Parkinson’s disease is a progressive neurodegenerative disease that affects dopamine-producing neurons in the brain. The disease is characterized by a progressive loss of muscle control leading to bradykinesia (slow movement), rigidity, resting tremor, and postural instability. As symptoms worsen, it may be difficult to walk, talk, and perform simple tasks. Non-motor symptoms can include; anxiety, depression, psychosis, and dementia.
It is estimated that 7- 10 million people worldwide suffer from Parkinson’s disease while 60,000 Americans are diagnosed with the disease every year. Diagnosing the disease early could help patients seek neuroprotective treatment earlier potentially slowing the progression of the disease. Recently scientists at Technion, the Israel Institute of Technology developed a new device that can detect Parkinson’s disease from a person’s breath.
Researchers developed a breathing apparatus that detected differences between the exhaled breath of healthy patients and patients being treated for Parkinson’s disease. More recently the team of researchers published the results of a small trial evaluating the difference in the exhaled breath of 29 newly diagnosed patients who had not yet started any treatment for the illness. The results of the small trial were reported in July, in the Journal of ACS Chemical Neuroscience.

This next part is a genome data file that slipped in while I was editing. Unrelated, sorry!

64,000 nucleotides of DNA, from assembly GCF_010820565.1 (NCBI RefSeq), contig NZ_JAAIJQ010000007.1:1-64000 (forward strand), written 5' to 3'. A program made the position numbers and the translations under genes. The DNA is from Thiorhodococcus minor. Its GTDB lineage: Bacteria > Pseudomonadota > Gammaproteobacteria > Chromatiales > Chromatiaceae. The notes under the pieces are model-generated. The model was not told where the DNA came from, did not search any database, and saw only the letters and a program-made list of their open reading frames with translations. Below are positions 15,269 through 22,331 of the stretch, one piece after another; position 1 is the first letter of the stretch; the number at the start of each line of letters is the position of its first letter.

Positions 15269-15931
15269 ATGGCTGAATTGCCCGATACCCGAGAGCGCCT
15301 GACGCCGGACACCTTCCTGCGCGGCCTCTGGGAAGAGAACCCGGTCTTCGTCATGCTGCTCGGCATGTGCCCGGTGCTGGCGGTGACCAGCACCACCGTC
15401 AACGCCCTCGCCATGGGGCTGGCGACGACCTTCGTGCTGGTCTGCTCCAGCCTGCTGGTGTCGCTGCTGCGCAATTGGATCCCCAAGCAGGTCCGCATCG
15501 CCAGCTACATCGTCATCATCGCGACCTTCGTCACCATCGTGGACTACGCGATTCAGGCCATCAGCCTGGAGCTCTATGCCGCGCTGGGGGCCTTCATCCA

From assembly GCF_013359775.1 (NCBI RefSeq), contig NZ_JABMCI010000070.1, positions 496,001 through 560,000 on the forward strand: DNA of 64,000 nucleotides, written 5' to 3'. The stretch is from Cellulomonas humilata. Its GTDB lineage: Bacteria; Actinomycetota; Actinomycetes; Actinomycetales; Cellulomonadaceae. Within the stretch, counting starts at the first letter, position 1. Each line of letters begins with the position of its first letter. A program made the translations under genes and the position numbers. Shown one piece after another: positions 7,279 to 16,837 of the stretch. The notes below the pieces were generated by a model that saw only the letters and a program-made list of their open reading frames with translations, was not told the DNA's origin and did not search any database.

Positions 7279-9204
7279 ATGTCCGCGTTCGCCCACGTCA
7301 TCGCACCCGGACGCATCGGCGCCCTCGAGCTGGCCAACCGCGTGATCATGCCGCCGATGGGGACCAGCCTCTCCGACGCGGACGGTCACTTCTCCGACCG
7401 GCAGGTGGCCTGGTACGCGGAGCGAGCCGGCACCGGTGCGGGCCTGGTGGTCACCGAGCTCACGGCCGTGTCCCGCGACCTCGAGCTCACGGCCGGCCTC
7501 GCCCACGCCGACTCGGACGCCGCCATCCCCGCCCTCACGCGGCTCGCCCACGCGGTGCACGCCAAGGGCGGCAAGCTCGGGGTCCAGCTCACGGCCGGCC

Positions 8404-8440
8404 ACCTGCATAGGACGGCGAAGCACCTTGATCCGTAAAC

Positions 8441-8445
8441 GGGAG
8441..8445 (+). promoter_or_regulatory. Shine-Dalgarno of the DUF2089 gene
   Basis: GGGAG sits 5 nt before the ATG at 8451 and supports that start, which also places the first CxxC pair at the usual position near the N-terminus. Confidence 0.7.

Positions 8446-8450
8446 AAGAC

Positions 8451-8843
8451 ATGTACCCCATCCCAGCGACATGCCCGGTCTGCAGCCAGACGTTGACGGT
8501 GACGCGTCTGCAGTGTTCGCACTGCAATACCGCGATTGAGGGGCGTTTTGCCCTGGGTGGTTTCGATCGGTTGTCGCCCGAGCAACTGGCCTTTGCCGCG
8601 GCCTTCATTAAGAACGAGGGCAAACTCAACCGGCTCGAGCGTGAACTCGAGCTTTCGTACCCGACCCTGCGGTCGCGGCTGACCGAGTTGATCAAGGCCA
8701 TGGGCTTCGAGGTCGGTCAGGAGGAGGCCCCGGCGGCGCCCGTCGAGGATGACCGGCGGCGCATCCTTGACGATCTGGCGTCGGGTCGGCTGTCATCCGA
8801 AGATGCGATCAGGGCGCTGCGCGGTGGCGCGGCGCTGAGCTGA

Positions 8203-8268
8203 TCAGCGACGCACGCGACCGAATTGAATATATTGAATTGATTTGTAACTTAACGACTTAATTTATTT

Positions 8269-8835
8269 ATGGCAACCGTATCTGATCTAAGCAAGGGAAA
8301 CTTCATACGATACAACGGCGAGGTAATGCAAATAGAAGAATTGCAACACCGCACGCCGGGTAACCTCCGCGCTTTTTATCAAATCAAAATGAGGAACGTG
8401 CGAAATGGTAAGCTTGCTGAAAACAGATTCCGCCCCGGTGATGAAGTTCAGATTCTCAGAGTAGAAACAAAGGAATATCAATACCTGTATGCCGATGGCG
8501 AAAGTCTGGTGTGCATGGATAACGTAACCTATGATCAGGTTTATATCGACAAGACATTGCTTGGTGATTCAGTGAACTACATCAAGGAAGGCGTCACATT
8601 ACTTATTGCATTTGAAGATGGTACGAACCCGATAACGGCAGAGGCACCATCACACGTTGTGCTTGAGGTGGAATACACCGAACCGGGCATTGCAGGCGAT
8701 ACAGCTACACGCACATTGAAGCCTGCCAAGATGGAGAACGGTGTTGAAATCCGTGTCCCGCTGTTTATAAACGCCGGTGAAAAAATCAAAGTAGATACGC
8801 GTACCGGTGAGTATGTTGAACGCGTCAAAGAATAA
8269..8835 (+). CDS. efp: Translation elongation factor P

The scientists at Technion compared the results of the 29 newly diagnosed patients to 19 healthy control subjects similar in age and found the device was able to detect early Parkinson’s disease with 81% accuracy. These results are better than a diagnostic smell test and almost equivalent to an ultrasound brain scan.
Researchers believe with some improvements this small device could potentially diagnose patients earlier and without the need of highly trained diagnostic specialists. For patients, this means the possibility of earlier neuroprotective treatment. Stem cell treatment for Parkinson’s disease at the Stem Cells Transplant Institute in Costa Rica, is designed to protect existing, and create new, dopamine producing neurons in the brain. Additionally, stem cells may release natural chemicals called cytokines which can induce differentiation of stem cells into dopamine producing neurons.
Researchers and experts in stem cell replacement, at clinics such as the Stem Cells Transplant Institute in Costa Rica, have shown mesenchymal stem cells have the ability to repair and regenerate neurons in the brain, reduce levels of free radicals, improve synaptic connection from damaged neurons and regulate inflammation. It is not clear how mesenchymal stem cells perform these functions, but one theory is: injected stem cells are drawn to the injured area where they release trophic factors (molecules that support cell survival) that aid in repairing damaged cells. The trophic factors can suppress the local immune system, form new blood vessels, reduce levels of free radicals, stop the damage occurring to tissue, and increase the recruitment, retention, proliferations and differentiation of stem cells.
Finberg et al., Sensor Array for Detection of Early Stage Parkinson’s Disease before Medication. ACS Chem. Neurosci.,published online July 10, 2018; doi:10.1021/acscheumneuro.8b00245.